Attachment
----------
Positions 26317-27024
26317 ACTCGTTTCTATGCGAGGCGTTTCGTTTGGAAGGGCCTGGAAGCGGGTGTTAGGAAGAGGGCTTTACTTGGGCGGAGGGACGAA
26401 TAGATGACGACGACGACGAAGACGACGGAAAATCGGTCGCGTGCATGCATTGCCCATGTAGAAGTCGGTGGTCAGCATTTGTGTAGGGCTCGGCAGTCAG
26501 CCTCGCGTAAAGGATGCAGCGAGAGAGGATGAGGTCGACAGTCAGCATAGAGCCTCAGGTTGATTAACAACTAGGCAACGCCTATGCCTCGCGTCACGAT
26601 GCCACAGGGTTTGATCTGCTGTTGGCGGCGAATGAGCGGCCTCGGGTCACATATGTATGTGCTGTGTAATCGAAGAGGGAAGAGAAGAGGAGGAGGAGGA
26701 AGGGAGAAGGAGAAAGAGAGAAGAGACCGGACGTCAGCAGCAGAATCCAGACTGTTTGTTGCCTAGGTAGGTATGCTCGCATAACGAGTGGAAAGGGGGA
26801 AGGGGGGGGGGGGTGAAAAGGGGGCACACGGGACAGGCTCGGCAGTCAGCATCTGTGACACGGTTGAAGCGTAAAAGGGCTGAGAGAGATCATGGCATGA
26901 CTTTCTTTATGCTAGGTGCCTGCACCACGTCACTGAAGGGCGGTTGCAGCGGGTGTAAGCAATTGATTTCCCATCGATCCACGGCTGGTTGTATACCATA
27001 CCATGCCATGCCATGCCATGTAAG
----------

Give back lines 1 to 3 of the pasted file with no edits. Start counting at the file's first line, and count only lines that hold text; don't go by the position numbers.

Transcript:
Positions 26317-27024
26317 ACTCGTTTCTATGCGAGGCGTTTCGTTTGGAAGGGCCTGGAAGCGGGTGTTAGGAAGAGGGCTTTACTTGGGCGGAGGGACGAA
26401 TAGATGACGACGACGACGAAGACGACGGAAAATCGGTCGCGTGCATGCATTGCCCATGTAGAAGTCGGTGGTCAGCATTTGTGTAGGGCTCGGCAGTCAG